This morning, legislative leaders adopted new rules for next year that will limit the number of resolutions lawmakers can offer.
The restriction comes after a record number of resolutions were introduced in the House of Representatives, including 11 from Rep. Stace Nelson.
No one will be able to do that next year. Under the rules passed Tuesday by the Legislative Procedure Committee, lawmakers will be limited to introducing four concurrent (nonbinding) resolutions. And three of those have to be introduced before the start of the Legislature’s third week — the ninth day out of 35. This year lawmakers could introduce resolutions up to the 26th day. That will remain the deadline for lawmakers’ fourth and final concurrent resolution.
Now, rules like this wouldn’t necessarily have stopped Nelson from bringing all those resolutions. He’d have just had to get three allies to sponsor bills for him. That already happens with bills, where lawmakers are limited to just three bills in the days before the deadline. If one legislator has already hit his or her limit, they will commonly ask a friend to introduce a bill for them.
But next year’s lawmakers will also have more restrictions on the type of resolutions they can offer. In another rule change, resolutions will no longer be allowed to “memorialize” something or someone.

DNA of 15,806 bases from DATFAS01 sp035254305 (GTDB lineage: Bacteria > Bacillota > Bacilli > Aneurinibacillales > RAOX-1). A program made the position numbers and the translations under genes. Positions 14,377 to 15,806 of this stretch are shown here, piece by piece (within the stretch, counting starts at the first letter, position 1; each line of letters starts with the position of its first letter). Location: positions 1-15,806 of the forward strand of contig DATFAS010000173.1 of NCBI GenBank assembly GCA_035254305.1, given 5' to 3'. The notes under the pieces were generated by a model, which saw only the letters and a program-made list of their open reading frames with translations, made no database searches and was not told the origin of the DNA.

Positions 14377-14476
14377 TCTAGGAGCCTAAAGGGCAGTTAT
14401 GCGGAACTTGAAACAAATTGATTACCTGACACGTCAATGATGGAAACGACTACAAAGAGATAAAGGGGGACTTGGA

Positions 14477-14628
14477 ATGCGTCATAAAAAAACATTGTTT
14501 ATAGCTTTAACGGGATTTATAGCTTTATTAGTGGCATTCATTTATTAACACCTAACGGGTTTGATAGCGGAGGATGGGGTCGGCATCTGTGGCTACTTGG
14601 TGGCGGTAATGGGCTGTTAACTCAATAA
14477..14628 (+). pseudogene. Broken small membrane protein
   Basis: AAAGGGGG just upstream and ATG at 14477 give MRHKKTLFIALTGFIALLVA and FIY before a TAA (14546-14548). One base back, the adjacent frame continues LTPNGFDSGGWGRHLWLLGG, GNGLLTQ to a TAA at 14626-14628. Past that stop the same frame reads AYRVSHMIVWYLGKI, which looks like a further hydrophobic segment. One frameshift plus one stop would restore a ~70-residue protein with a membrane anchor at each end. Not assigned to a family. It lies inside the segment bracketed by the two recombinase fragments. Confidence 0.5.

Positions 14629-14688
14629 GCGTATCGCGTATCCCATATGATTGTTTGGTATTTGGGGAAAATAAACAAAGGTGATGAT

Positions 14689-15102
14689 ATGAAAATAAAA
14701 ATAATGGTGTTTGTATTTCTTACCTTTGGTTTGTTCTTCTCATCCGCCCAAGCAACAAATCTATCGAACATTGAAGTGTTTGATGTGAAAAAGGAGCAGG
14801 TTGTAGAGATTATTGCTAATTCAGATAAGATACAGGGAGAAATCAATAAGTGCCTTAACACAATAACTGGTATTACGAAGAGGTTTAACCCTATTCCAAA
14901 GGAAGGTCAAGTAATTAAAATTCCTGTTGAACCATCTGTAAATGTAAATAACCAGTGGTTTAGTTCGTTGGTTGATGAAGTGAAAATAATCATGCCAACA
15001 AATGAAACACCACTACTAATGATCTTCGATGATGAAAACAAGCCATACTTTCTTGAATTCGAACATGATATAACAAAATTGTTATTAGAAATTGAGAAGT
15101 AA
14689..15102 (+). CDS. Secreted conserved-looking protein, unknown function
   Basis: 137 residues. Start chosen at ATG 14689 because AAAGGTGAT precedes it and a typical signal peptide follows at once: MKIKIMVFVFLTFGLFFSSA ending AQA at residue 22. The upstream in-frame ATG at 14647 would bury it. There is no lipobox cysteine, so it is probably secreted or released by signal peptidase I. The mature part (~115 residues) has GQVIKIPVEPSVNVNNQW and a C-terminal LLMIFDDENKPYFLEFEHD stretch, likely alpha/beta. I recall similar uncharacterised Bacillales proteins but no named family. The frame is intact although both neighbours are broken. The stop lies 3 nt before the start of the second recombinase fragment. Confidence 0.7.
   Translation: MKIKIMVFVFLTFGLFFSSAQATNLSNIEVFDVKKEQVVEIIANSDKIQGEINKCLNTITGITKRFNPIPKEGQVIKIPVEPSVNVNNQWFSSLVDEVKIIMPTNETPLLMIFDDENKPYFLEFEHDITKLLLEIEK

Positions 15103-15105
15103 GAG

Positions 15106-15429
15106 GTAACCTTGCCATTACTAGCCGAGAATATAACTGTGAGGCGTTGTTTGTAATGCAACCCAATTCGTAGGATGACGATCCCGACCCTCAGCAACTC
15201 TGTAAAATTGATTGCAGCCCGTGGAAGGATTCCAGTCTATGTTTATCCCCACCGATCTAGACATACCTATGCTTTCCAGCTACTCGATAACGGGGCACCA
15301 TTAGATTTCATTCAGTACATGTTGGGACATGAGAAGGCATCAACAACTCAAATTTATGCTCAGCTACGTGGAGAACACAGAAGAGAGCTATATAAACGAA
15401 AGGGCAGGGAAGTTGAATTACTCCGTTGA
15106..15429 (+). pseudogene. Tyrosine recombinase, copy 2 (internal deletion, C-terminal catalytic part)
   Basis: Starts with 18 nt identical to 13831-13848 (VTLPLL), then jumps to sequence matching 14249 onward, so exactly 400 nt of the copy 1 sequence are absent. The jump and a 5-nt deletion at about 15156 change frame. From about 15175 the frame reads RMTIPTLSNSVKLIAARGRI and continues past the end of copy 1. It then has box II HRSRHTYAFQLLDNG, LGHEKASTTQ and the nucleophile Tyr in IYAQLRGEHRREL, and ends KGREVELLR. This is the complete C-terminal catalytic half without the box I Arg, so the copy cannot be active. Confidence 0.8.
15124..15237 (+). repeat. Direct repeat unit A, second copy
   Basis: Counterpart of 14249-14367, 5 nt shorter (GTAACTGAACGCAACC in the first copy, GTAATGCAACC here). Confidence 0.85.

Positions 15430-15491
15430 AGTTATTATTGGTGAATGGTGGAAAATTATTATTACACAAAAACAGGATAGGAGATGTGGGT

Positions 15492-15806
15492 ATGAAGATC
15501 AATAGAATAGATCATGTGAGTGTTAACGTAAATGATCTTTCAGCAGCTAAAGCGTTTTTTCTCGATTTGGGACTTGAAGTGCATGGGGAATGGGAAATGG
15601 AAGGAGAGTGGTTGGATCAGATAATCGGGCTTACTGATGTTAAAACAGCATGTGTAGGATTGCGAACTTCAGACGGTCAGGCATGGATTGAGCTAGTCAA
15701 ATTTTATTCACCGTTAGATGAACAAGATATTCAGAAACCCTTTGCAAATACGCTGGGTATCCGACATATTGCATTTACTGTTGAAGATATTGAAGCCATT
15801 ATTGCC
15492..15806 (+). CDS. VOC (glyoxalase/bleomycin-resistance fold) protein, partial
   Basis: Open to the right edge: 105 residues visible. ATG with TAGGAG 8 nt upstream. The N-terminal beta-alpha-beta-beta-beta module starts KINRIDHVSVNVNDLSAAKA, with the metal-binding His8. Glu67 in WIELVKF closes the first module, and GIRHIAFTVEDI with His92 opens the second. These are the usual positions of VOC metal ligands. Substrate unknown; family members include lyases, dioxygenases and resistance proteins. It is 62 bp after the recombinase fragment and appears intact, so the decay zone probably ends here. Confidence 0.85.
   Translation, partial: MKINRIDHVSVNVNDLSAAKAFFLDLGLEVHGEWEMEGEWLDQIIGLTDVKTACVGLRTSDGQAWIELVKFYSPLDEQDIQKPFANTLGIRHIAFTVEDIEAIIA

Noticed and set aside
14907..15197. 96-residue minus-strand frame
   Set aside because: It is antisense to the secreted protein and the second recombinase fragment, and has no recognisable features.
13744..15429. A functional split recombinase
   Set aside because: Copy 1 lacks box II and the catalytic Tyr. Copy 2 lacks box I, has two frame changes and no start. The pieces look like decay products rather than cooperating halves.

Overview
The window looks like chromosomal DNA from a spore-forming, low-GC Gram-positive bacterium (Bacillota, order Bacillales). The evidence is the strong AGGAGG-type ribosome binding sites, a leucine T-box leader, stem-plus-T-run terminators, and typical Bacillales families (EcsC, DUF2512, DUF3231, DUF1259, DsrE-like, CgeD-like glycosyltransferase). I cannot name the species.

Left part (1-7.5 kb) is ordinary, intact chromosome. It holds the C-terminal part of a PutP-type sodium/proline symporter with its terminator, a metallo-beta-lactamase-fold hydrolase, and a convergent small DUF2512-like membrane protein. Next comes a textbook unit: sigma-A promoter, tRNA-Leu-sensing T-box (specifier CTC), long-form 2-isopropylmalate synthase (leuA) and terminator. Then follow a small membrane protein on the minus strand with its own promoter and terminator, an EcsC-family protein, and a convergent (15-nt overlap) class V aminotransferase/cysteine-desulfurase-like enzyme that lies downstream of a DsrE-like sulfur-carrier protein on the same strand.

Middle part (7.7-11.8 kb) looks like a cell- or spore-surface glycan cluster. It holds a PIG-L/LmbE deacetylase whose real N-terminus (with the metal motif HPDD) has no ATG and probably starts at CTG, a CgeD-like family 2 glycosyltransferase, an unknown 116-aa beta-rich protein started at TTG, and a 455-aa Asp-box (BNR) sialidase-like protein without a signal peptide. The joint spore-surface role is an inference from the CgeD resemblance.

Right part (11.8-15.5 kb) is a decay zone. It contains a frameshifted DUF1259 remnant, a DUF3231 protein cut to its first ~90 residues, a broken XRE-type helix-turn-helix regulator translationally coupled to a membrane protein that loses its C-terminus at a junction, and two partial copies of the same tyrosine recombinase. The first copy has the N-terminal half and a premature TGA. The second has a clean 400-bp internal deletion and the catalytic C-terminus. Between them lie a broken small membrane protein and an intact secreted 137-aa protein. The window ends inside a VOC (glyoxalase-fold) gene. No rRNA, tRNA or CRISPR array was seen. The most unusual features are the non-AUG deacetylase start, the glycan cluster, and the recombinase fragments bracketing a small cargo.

That would rule out some of Nelson’s resolutions this year, like one “commemorating the 200th anniversary of the War of 1812,” and the controversial one honoring former presidential candidate Ron Paul. Other non-Nelson resolutions would also no longer qualify, such as one “recognizing Hot Springs as ‘The Veterans Town’" and another honoring former President Calvin Coolidge.
But as Rep. David Lust noted, this restriction can be bypassed by clever legislators. Resolutions are still allowed if they’re instructing a department of state government or petitioning federal agencies, and a lawmaker could always phrase their resolution as a petition to Congress to honor the 200th anniversary of the War of 1812.
The leaders on the Legislative Procedure Committee, though, seemed to agree with Rep. Brian Gosch, who said the changes, “combined with some turnover in the Legislature,” probably address “the issue we had this year.”
Sen. Phyllis Heineman had another hope: if South Dakota passes fewer resolutions, she said, perhaps the ones that do pass will be seen with greater weight. As it is, Lust said Tuesday the Legislature could probably abolish concurrent resolutions altogether without any big effect, since they don’t have the force of law and are often ignored.